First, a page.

by Judy Henrichs, Head of School
My ankles began to disappear. The tide rhythmically lured the sand from beneath my feet and, with each pulse, insisted that I go deeper into the shore. If I stood very still, would I just keep getting shorter and shorter? How far could I ride this elevator into the earth?
A young boy of 6 or 7 next to me caught my eye. We were together on the same journey of discovery, me watching my feet disappear, him mesmerized by the drainage patterns the tide was creating in his very elaborate sand fort. He squealed with delight as the new reinforcement he patted into place created a disappearing pool in the center courtyard but withstood the rhythmic attack of the waters. He beamed as he saw my smile, excited that someone had witnessed and appreciated his great victory over the sea.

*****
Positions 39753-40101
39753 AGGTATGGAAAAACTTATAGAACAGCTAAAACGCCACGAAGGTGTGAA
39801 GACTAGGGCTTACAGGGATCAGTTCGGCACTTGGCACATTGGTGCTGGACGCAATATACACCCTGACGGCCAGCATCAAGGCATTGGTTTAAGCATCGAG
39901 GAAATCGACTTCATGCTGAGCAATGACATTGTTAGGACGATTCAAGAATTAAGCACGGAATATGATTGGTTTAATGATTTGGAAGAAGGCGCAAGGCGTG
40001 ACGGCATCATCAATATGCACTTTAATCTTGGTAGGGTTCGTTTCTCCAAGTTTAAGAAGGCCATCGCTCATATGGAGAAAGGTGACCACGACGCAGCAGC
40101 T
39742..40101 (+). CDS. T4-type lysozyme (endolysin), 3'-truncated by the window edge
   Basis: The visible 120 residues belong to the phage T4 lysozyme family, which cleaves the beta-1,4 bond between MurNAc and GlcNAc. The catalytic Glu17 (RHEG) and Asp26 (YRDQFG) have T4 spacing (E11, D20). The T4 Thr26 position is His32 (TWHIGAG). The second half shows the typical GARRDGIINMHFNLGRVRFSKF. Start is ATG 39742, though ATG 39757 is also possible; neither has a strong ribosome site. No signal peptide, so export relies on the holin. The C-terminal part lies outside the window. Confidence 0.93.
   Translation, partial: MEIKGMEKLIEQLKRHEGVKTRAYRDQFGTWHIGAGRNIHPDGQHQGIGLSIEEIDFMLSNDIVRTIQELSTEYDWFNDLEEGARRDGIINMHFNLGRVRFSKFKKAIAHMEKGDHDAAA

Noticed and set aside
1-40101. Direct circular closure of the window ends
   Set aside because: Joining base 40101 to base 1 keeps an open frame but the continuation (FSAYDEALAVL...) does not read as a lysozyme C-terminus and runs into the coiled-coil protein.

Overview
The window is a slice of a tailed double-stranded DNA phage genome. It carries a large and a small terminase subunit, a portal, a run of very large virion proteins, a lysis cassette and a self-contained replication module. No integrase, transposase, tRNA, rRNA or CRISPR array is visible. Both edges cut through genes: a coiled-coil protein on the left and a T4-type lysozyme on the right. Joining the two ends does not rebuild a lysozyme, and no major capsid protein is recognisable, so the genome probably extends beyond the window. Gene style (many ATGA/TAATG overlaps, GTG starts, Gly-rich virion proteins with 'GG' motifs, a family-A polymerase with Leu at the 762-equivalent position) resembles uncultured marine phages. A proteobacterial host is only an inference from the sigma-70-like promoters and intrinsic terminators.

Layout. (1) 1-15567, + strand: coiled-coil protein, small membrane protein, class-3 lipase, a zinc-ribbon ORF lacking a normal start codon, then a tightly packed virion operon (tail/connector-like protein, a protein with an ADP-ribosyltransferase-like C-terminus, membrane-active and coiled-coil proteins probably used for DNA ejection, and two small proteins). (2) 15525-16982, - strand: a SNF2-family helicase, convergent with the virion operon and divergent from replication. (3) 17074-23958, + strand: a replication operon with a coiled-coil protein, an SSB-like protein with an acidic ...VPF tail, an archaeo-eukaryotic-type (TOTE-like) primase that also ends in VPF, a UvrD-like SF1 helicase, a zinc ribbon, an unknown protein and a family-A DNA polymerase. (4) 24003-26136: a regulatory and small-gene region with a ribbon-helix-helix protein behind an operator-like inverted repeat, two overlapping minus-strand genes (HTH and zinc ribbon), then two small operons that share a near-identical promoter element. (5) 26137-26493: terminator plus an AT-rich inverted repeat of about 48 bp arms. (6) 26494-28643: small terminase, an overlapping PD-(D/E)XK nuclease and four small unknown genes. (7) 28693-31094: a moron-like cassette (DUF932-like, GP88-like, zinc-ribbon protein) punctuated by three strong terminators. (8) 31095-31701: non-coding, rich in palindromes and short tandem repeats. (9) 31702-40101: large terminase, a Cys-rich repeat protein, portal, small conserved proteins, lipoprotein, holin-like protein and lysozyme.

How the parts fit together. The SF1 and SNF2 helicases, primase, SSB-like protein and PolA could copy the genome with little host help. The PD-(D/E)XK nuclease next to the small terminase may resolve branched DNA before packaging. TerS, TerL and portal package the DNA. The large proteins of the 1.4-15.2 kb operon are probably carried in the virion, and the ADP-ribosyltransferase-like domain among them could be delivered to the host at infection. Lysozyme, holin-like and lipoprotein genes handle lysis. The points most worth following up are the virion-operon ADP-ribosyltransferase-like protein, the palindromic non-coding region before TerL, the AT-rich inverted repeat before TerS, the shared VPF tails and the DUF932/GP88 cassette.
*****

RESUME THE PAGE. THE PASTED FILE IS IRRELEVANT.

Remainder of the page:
And then mother arrived. In a language I didn’t recognize, she clearly let him know how foolish he was for building his fort so close to the sea. He tried to explain the joy of his great victory, but mother took his hand and insisted that he back up on the sand where the tide wouldn’t touch his creation. She sat him down with a cup, showing him the “right” way to build a sandcastle with an even row of cup-shaped mounds.
With every instruction and correction of his “mistakes” the joy on his face washed out from under him a bit more. He soon sat quietly and lifelessly, following mom’s step by step rules on how to build the perfect sandcastle. He glanced longingly as his now unguarded fort fell prey to the lure of the tide.
I learned much today. I learned that I probably wouldn’t just go straight down into the earth, even if I stood very still in the tide. I learned that the perfect sandcastle is exactly the one that this child has created in this moment. And most importantly, I learned not to interfere with that perfect creation.